Wednesday, April 21, 2010

Conquering the Swim: 5 Essentials

1. Get in the pool early and often. Many people wait until the last few weeks before their big event. This is not so wise. One of the most common comments that I get from my athletes, pertaining to swim training, is the more often they are in the pool, the more comfortable they feel in their race. If you can get in the pool 2-4 times per week. Three sessions per week is a great start. I often have my athletes dedicate one workout to mostly intensity, one workout to mostly technique and distance, and one workout to follow a strength routine-I will explain later. Getting in the pool earlier in the season helps you maintain a relaxed training regimen. At the pool that I coach at, I will typically see an increase in out-of-shape middle aged men doing some combination/medley of freestyle, doggy paddle, breast stroke in the pool around the mid to late weeks of May…Hmmm maybe untrained duathletes hoping to make it in their "first triathlon." Save the stress, save the pain, and save the anxiety of nearly drowning in the open water-get in the pool and do the yards earlier in the season!

2. Have a swim/triathlon coach critique your stroke. Triathletes can be very meticulous people, but that doesn't mean they can always self-analyze your stroke. Get another pair of eyes to watch your stroke, or better yet, have a triathlon coach take a look at your swimming. My athletes get video analysis with the coaching that I provide them so that they can hear what I am telling them to do, but then they can also see what I am referring to; in doing this, my athletes not only improve their own stroke, but they become more educated athletes as well.

3. Design and implement a swim-specific strength routine. Most triathletes come to the sport with a deficient in the swim. Resultantly many of these athletes either have insufficient upper body strength or they have a disproportionate amount of upper body strength. Several of the athletes I have worked with come from running and bicycling backgrounds. Their upper body strength is minimal. Focusing on a swim-specific strength routine that targets the right muscles can help them adapt to the swim much quicker. Setting up a strength routine is not rocket-science, but it can help to have some guidance. Back to the strength-then-swim workout I mentioned above-due to the muscular strength insufficiencies, I find it very helpful to do a strength session and then immediately follow it with a short low intensity swim set. This could be as easy as a 500-1000 free swim with a bit of technique work. Anything to get those muscles stretched out some so that the blood can deliver the needed nutrients for muscle recovery. PLEASE NOTE: I have a couple athletes (all men) that are too bulky on top. This is due to long hours "pumping iron" and other manly things like that. Just remember if you are built like a brick you will likely slide through the water as such! Keep away from the 'roids and remember this isn't a Mr. Universe pageant!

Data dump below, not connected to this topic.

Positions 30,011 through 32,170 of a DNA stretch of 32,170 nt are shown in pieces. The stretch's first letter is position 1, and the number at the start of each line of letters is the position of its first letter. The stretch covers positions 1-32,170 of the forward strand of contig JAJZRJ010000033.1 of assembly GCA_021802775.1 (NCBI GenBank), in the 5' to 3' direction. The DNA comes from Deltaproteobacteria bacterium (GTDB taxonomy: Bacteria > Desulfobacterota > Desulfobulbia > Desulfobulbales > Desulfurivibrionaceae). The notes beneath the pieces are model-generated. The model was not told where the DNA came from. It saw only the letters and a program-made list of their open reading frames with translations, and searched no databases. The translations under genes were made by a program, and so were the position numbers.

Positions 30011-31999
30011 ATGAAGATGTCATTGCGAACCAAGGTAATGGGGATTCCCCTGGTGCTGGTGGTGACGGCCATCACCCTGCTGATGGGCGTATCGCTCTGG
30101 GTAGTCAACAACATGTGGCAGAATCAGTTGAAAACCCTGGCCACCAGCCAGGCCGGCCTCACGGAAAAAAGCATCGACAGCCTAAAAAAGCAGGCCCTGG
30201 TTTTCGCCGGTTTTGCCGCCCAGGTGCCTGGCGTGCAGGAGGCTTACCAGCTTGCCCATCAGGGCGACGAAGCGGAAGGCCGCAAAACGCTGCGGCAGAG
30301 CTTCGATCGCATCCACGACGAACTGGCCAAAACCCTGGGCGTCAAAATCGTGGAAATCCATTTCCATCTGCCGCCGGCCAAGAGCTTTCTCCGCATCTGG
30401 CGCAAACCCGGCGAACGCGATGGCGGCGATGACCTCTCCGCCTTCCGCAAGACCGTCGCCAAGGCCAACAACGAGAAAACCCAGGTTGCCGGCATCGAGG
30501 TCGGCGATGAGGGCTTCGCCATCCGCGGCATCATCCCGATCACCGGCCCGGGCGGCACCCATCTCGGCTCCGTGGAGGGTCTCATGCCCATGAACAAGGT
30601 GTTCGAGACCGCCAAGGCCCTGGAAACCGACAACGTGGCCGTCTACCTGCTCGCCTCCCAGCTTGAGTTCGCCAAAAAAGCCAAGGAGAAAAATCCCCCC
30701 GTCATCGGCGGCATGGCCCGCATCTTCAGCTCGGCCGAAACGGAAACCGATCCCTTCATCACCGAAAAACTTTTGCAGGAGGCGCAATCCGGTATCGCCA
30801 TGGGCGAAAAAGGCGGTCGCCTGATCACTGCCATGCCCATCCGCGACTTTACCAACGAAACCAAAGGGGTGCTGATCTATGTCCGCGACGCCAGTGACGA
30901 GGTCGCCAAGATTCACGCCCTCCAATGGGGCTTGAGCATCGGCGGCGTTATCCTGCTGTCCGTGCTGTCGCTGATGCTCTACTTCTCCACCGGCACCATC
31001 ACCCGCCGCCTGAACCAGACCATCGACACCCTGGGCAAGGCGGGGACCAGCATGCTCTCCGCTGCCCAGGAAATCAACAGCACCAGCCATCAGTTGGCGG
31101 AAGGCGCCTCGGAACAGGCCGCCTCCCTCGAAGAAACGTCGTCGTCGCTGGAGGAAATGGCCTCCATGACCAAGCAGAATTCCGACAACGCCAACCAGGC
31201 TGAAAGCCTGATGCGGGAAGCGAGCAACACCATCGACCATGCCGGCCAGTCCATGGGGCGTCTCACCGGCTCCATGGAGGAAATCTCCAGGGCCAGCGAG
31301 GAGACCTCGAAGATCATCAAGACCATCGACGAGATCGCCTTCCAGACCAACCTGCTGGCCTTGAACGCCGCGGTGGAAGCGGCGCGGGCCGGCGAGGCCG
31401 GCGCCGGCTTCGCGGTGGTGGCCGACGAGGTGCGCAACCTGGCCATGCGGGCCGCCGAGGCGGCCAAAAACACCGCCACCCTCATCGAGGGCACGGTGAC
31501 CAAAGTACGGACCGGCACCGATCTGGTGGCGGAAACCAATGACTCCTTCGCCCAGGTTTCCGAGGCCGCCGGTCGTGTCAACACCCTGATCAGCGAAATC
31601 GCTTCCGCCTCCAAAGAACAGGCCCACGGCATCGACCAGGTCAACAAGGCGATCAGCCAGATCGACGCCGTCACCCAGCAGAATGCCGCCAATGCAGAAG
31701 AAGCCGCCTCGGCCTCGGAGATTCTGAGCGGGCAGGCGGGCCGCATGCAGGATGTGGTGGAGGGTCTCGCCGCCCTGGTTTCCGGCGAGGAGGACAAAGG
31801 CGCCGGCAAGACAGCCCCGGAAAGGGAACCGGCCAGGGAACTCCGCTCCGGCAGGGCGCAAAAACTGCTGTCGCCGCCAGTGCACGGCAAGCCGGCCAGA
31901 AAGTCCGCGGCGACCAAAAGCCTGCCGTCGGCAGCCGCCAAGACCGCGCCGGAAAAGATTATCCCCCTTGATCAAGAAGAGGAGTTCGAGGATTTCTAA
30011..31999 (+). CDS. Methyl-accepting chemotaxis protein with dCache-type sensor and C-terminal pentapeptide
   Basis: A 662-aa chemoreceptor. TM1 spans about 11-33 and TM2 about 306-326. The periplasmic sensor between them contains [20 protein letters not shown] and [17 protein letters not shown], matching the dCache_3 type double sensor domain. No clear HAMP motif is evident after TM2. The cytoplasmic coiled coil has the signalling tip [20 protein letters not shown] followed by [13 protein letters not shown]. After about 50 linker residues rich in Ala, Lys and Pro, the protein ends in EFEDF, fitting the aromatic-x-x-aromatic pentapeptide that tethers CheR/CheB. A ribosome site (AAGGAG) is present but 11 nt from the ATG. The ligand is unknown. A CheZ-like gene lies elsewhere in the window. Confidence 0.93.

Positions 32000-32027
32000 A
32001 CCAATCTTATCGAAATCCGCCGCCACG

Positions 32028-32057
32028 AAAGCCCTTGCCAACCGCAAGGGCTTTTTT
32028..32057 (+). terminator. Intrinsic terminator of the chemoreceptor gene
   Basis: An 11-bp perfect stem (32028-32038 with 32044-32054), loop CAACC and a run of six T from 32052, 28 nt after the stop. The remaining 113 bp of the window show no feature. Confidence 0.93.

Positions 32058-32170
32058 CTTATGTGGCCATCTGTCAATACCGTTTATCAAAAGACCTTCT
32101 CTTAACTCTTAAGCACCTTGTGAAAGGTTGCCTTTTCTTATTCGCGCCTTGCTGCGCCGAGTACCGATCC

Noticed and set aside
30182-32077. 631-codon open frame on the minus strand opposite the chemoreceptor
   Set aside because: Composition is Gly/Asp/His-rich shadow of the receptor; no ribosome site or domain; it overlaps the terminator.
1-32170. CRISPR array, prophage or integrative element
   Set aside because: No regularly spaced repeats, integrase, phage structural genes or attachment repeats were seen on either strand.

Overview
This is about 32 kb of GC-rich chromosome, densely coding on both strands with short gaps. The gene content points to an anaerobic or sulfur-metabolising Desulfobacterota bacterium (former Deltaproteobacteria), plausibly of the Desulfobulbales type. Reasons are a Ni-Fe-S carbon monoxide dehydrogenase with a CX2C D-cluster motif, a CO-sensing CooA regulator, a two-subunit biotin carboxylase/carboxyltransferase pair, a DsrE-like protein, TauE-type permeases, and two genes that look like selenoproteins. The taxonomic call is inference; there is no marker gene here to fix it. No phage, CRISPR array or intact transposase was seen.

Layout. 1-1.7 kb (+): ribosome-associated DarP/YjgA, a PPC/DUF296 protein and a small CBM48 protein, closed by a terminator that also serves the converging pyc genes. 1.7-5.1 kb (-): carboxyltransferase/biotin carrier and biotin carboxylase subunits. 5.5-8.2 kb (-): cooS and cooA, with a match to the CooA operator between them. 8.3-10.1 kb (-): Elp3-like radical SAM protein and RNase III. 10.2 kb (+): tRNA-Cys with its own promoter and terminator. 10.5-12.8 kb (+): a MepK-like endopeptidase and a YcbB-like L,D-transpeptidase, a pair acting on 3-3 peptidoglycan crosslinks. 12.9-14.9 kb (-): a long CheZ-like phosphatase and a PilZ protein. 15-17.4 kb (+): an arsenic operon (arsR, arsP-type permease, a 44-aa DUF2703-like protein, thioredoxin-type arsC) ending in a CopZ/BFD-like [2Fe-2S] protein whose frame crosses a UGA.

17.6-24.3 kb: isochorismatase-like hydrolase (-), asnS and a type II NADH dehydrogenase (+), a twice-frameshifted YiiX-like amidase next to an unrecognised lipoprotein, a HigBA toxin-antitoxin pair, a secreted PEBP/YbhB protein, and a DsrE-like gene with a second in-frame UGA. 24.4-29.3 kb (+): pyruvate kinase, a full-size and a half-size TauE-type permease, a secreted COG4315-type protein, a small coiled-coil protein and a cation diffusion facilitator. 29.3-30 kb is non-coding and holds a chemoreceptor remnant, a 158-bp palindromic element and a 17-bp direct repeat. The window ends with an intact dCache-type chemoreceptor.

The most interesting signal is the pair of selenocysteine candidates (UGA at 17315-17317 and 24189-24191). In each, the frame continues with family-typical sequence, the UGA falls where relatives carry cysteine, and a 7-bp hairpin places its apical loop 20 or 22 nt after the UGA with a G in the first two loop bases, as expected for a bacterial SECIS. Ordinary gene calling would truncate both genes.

4. Get out in the open-water; no flip-turns in triathlon! Many athletes work tirelessly in the pool throughout the prep, base, and build phases of their season, but neglect to get out in the open water and practice their newly found fins in the murky weed infested aquatic environment known as "lakes." Swimming in open water can cause many novice swimmers to panic and stress-out. Many triathlons competitions are hosted on lakes with murky, weedy, and smelly water bodies. Although it may seem weird, I advise my athletes get in the lake you will be competing in and actually taste, smell, and look at the water you will be swimming in. All of these senses will be engaged when you are racing and it is better to know what the water tastes like in practice than when a wave unexpectedly washes over your head and you cannot breath; better to smell the water in practice than when you get a nose full of water in the race…and so on. Sometimes these sensations can cause panic and paralysis for the beginner or quasi-phobic swimmer.

5. Lastly but most importantly: swim safe. Don't be an idiot and go swimming for your first open water practice swim on a lake with no one around and no form of flotation. Swim at a pool with a lifeguard-if the pool doesn't have a lifeguard don't swim in it. There are several fitness facilities in Minneapolis (I won't name names) that do not staff lifeguards to watch the pool during low-traffic times of the day; not only is this unsafe, but it's also a display of how much they care for their members! You aren't Michael Phelps, we both know this, and seriously who plans when they are going to have some kind of life-threatening emergency anyway!

Have fun, swim fast, and if you don't know how to swim contact me and we'll get an appointment set-up!

~Coach K